35 Mythical monster : ORC

Orcs are mythical humanoid creatures that appear in the writings of J. R. R. Tolkien. Since Tolkien’s use of orcs, they have also been featured in other fantasy fiction as well as in fantasy video games.

37 Cuts back on one’s livestock business? : GIVES UP THE GOATS (from “gives up the ghost”)

To give up the ghost is to expire or die. The phrase “give up the ghost” appears several times in some form in the Bible, For example, in the Gospel of Saint Mark are the words:

And Jesus cried with a loud voice, and gave up the ghost.

43 Classified ad abbr. : EEO

“Equal Employment Opportunity” (EEO) is a term that has been around since 1964 when the Equal Employment Opportunity Commission (EEOC) was set up by the Civil Rights Act of 1964. Title VII of the Act prohibits employers from discriminating against employees on the basis of sex, race, color, national origin or religion.

46 Carryalls made by Dior? : FRENCH TOTES (from “French toast”)

Christian Dior was a French fashion designer. As WWII approached, Dior was called up by the French military, drawing a temporary halt to his career in fashion. He left the army in 1942 and for the duration of the war designed clothes for wives of Nazi officers and French collaborators. After the war his designs became so popular that he helped to re-establish Paris as the fashion center of the world.

The dish made from bread soaked in milk with beaten eggs and then fried is usually called French toast in the US, but it also goes by the names German toast and Spanish toast. In France, the dish is known as “pain perdu”, which translates as “lost bread”. This name is a reference to the fact that “lost” or “stale” bread can be reclaimed by dipping it in a mixture of milk and eggs and then frying it.

51 PC linkup : LAN

Local area network (LAN)

53 Loudly laments : KEENS

To keen is to wail in lamentation. The word “keening” has its roots in Ireland, coming from the Irish word “caoinim” meaning “I weep, wail, lament”.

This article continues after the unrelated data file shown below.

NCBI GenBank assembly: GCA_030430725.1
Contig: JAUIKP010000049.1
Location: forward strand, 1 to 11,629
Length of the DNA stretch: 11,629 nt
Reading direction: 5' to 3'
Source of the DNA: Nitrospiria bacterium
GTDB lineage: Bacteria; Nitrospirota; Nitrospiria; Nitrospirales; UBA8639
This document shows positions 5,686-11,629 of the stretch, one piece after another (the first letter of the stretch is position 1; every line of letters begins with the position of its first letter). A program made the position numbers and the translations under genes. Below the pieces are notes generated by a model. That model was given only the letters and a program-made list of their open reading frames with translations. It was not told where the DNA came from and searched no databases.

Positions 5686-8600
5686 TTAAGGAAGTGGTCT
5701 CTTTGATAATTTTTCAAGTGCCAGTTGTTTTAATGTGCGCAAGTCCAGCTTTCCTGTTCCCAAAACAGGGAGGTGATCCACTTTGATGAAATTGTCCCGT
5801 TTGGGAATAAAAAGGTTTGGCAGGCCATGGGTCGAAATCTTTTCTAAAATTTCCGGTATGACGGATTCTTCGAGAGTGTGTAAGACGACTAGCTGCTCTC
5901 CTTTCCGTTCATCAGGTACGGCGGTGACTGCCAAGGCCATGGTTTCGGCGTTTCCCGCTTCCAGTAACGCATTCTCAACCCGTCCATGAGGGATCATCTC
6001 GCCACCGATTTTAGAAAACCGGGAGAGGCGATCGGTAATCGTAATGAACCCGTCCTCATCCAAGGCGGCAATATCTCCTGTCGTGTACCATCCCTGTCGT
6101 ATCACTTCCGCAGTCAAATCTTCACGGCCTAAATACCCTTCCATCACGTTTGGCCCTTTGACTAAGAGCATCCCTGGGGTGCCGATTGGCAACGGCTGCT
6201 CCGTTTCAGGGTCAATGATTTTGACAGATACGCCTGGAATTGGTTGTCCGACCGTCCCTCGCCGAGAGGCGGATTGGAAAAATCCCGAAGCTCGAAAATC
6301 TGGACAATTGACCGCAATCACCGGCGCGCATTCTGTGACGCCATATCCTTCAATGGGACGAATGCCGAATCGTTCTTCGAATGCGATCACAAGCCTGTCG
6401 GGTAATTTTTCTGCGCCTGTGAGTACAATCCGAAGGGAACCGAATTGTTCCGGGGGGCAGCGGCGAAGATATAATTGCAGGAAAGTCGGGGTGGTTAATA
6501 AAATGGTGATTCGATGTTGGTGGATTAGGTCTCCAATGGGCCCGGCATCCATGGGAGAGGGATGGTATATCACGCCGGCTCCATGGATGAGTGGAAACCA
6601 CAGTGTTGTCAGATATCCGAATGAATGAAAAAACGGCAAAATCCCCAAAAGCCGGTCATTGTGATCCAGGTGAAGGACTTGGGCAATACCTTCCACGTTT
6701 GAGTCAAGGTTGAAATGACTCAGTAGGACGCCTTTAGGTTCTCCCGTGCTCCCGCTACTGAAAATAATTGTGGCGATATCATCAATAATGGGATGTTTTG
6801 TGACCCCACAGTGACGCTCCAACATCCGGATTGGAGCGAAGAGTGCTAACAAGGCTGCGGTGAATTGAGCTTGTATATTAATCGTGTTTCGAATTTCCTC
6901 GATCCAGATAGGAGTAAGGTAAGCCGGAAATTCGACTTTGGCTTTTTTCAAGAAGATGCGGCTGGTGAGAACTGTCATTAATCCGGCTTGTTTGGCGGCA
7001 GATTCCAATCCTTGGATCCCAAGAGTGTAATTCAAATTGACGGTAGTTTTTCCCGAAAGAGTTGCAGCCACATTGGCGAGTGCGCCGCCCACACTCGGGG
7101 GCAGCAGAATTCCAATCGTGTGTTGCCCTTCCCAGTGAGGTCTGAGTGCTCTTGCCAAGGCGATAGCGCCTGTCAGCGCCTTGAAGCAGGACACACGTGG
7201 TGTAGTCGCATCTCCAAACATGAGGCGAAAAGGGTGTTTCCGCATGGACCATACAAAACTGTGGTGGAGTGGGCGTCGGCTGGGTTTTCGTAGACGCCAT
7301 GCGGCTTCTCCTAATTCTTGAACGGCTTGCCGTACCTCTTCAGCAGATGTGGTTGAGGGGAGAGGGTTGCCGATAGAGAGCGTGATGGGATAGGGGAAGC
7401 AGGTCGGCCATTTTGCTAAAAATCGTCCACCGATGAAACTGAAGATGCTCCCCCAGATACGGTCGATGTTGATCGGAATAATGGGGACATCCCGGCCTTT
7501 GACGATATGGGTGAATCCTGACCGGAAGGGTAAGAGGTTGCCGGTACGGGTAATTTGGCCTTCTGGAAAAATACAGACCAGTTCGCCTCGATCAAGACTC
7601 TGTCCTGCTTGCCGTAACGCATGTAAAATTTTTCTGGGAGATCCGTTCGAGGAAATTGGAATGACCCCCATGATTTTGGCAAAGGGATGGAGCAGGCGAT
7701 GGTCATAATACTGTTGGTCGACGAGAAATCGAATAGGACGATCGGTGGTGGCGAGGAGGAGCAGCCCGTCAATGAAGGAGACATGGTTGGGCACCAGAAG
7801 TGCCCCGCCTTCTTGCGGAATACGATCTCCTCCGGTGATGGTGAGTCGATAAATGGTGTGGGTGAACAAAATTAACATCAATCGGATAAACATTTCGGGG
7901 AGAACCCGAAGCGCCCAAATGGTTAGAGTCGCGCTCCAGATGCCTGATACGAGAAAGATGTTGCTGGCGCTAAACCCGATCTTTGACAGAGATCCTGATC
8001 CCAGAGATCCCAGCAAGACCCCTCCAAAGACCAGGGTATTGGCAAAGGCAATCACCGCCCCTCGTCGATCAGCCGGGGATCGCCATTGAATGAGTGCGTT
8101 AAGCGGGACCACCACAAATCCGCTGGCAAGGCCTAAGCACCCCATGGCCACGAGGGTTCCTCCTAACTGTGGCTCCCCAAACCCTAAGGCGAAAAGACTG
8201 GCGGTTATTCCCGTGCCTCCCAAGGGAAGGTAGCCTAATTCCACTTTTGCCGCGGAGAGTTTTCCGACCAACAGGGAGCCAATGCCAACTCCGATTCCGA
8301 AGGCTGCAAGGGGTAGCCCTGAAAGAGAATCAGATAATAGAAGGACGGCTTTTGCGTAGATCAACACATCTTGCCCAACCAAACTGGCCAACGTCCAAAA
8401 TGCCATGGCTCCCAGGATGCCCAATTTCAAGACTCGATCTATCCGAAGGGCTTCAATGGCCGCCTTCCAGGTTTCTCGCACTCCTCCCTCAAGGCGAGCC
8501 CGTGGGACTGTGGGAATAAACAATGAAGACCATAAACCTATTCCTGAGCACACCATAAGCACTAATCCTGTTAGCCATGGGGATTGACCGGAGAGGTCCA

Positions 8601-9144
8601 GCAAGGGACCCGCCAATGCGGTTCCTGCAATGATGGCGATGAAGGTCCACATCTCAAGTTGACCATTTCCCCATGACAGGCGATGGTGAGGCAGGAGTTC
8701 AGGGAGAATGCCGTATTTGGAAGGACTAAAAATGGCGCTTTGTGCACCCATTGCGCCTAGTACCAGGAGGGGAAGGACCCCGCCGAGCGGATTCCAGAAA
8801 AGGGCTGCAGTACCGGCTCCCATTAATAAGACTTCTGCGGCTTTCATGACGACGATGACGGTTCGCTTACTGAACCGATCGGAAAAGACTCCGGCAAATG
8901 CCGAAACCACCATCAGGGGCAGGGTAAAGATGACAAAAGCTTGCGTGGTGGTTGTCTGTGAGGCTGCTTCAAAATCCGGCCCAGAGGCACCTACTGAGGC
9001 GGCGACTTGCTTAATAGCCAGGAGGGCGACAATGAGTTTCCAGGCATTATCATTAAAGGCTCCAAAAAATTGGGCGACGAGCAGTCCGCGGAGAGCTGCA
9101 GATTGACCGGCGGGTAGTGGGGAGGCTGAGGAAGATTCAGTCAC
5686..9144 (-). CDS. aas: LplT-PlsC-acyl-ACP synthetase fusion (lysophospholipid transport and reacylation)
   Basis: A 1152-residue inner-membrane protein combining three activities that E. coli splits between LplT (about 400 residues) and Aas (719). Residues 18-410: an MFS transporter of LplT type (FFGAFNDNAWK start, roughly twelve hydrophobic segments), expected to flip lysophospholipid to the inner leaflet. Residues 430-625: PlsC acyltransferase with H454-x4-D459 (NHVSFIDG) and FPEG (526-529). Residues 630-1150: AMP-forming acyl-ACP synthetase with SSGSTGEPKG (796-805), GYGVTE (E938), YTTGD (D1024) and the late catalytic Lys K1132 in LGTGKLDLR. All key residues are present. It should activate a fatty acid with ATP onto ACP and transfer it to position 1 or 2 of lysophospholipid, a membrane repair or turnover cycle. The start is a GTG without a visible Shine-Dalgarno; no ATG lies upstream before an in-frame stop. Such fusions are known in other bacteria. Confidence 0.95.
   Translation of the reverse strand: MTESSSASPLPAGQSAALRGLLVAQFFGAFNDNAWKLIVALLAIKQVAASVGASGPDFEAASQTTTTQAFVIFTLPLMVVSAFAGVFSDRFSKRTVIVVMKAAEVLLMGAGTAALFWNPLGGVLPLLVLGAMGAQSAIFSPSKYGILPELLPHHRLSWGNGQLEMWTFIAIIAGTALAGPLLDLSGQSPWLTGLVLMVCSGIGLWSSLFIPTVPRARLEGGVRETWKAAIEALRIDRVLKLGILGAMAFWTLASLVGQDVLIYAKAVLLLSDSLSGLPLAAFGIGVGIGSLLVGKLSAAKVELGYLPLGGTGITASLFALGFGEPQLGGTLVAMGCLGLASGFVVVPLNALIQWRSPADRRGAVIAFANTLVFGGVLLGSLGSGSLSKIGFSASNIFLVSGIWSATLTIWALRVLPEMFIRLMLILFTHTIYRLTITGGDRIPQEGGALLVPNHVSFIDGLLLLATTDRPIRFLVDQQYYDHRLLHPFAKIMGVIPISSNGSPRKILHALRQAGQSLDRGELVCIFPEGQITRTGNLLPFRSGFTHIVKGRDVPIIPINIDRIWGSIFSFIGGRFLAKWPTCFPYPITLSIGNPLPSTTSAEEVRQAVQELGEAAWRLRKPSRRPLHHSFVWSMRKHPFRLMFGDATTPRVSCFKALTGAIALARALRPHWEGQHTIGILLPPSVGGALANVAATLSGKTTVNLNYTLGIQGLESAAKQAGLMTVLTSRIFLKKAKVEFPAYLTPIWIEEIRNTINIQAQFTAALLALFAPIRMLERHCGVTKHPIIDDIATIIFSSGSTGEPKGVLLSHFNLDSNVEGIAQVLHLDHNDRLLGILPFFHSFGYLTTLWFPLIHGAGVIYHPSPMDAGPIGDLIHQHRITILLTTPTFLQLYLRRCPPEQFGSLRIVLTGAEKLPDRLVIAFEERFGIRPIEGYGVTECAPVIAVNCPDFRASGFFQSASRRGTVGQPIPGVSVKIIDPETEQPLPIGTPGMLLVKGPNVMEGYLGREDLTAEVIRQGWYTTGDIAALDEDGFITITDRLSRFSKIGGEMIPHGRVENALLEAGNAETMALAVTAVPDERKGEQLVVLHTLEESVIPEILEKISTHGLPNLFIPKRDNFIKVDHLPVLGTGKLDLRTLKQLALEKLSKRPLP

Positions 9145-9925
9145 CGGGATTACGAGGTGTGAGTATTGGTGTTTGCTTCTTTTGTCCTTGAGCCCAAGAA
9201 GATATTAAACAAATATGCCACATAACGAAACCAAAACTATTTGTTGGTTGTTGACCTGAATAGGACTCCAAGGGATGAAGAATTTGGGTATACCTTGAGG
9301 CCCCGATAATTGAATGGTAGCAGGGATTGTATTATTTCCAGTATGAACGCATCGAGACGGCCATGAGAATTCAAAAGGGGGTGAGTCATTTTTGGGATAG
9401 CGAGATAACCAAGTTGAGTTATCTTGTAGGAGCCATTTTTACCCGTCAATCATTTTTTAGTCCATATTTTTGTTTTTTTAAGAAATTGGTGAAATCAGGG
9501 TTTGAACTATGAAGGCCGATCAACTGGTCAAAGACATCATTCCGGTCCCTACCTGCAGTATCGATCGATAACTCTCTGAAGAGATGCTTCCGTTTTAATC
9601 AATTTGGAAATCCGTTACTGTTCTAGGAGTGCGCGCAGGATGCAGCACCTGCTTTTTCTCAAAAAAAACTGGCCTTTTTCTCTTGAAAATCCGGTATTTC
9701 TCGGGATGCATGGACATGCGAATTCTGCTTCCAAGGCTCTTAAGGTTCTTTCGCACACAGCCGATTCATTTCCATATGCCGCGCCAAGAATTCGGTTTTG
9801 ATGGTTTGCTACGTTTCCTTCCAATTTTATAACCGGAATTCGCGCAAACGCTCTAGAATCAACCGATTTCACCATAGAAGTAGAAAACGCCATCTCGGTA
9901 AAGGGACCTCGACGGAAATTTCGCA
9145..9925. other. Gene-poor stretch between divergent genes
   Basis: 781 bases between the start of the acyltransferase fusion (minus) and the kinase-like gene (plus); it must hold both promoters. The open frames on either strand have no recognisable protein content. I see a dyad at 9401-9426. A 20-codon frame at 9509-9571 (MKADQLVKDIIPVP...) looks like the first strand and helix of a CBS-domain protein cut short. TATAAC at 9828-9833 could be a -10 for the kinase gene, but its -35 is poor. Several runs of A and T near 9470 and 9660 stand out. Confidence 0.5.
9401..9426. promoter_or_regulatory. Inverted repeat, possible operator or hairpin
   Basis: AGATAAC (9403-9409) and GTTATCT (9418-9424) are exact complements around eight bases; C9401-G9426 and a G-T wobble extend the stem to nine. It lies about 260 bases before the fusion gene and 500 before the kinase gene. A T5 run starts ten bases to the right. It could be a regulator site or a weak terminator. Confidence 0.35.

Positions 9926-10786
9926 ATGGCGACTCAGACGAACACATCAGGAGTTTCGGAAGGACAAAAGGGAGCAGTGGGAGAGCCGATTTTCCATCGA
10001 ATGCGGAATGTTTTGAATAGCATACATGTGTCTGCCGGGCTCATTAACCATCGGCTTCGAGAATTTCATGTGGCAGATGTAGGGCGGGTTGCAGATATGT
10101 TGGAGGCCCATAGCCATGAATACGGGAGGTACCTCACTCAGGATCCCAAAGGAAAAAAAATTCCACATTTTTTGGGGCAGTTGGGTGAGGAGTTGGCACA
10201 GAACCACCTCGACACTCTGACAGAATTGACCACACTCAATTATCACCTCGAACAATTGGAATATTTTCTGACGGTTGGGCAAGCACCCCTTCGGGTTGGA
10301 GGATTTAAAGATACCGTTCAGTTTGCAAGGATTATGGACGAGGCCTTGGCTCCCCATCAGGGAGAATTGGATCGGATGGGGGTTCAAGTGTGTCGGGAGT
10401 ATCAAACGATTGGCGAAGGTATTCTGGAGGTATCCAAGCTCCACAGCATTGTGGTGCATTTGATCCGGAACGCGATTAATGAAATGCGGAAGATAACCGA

56 Manhattan theater district locale : MIDTOWN

While there are many neighborhoods in New York City’s borough of Manhattan, there are some broader terms that are used to navigate one’s way around the island:

  • Uptown: above 59th Street
  • Midtown: between 59th Street and 14th Street (but sometimes 23rd Street or 34th Street)
  • Downtown: below 14th Street
  • Upper Manhattan: above 96th Street
  • Lower Manhattan: below Chambers Street
  • East Side: east of Fifth Avenue
  • West Side: west of Fifth Avenue

59 Others, in Latin : ALII

“Et alii” (et al.) is the equivalent of “et cetera” (etc.), with “et cetera” being used in place of a list of objects, and “et alii” used for a list of names. In fact, “et al.” can stand for “et alii” (a group of males, or males and females), “et aliae” (a group of women) and “et alia” (a group of neuter nouns, or a group of people where the intent is to retain gender-neutrality).

60 Useless castle defenses? : INNER MOATS (from “innermost”)

A moat is a protective trench that surrounds a castle, say, or an exhibit in a zoo. A moat may or may not be filled with water.

68 Google results : URLS

An Internet address (like NYXCrossword.com and LAXCrossword.com) is more correctly called a uniform resource locator (URL).

70 Midas’ undoing : GREED

King Midas of Greek mythology might be termed an alchemist as he had the power to turn everything he touched into gold i.e. the Midas touch. That power became a curse, as everything he touched turned to gold, including his food and drink, and even his children.

71 What boors lack : TACT

Back in the early 1500s, a boor was a rustic person, a peasant farmer, someone associated with the countryside. The term “boor” ultimately comes from the Latin “bos” meaning “cow, ox”. By the mid-1500s, someone described as boorish was considered rude in manner, which is our usage today.

Down

2 Off-roader’s purchase, for short : ATV

All-terrain vehicle (ATV)

6 “Do Ya” rock gp. : ELO

“Do Ya” is a song written by Jeff Lynne. Lynne first recorded “Do Ya” in 1972 with his band the Move. The Move gradually “moved” in a new artistic direction and rebranded themselves as the Electric Light Orchestra (ELO). ELO recorded a hit version of “Do Ya” in 1976.

7 2010 health law: Abbr. : ACA

The correct name for what has been dubbed “Obamacare” is the “Patient Protection and Affordable Care Act” (ACA).

8 Twisty pasta : ROTINI

Rotini is a corkscrew-shaped pasta that is often used in pasta salads. Even though “rotini” sounds like it comes from a word meaning “twist, rotate”, the word “rotini” doesn’t exist in Italian other than as the name for the pasta.

9 Classic movie girl played by a boy : LASSIE

The canine character Lassie is the creation of Eric Knight, an author who wrote a short story that he expanded into a novel called “Lassie Come Home” published in 1940. “Lassie Come Home” was turned into a movie three years later, the first of a very successful franchise. The original Lassie (a female) was played by a long-haired collie called Pal (a male). In fact, all of the dogs that played Lassie over the years were males, because they looked better on camera, retaining a thick coat even during the summer months.

10 1966 N.L. batting champ Matty : ALOU

Matty Alou played major league baseball, as did his brothers Jesus and Felipe, and as did Felipe’s son Moises.